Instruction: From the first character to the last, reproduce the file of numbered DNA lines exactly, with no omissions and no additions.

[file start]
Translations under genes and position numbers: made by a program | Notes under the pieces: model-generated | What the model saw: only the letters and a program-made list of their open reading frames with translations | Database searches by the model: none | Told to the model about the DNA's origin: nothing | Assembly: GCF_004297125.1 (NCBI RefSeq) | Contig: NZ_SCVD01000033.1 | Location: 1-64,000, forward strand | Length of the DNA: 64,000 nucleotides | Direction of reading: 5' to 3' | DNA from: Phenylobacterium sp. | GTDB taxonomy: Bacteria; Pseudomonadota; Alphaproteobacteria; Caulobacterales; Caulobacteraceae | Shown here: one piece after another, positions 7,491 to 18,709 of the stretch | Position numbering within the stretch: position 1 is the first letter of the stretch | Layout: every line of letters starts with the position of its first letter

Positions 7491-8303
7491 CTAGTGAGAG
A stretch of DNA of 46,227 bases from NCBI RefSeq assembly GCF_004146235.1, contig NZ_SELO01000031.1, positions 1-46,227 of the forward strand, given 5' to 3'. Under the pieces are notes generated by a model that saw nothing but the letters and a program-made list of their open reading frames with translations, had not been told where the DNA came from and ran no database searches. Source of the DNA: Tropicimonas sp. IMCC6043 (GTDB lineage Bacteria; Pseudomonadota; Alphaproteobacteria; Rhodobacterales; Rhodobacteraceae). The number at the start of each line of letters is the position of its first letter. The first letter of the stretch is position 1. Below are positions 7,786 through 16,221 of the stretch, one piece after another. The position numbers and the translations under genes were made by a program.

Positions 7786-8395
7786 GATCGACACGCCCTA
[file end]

Translations under genes and position numbers: made by a program | Notes under the pieces: model-generated | What the model saw: only the letters and a program-made list of their open reading frames with translations | Database searches by the model: none | Told to the model about the DNA's origin: nothing | Assembly: GCF_004297125.1 (NCBI RefSeq) | Contig: NZ_SCVD01000033.1 | Location: 1-64,000, forward strand | Length of the DNA: 64,000 nucleotides | Direction of reading: 5' to 3' | DNA from: Phenylobacterium sp. | GTDB taxonomy: Bacteria; Pseudomonadota; Alphaproteobacteria; Caulobacterales; Caulobacteraceae | Shown here: one piece after another, positions 7,491 to 18,709 of the stretch | Position numbering within the stretch: position 1 is the first letter of the stretch | Layout: every line of letters starts with the position of its first letter

Positions 7491-8303
7491 CTAGTGAGAG
A stretch of DNA of 46,227 bases from NCBI RefSeq assembly GCF_004146235.1, contig NZ_SELO01000031.1, positions 1-46,227 of the forward strand, given 5' to 3'. Under the pieces are notes generated by a model that saw nothing but the letters and a program-made list of their open reading frames with translations, had not been told where the DNA came from and ran no database searches. Source of the DNA: Tropicimonas sp. IMCC6043 (GTDB lineage Bacteria; Pseudomonadota; Alphaproteobacteria; Rhodobacterales; Rhodobacteraceae). The number at the start of each line of letters is the position of its first letter. The first letter of the stretch is position 1. Below are positions 7,786 through 16,221 of the stretch, one piece after another. The position numbers and the translations under genes were made by a program.

Positions 7786-8395
7786 GATCGACACGCCCTA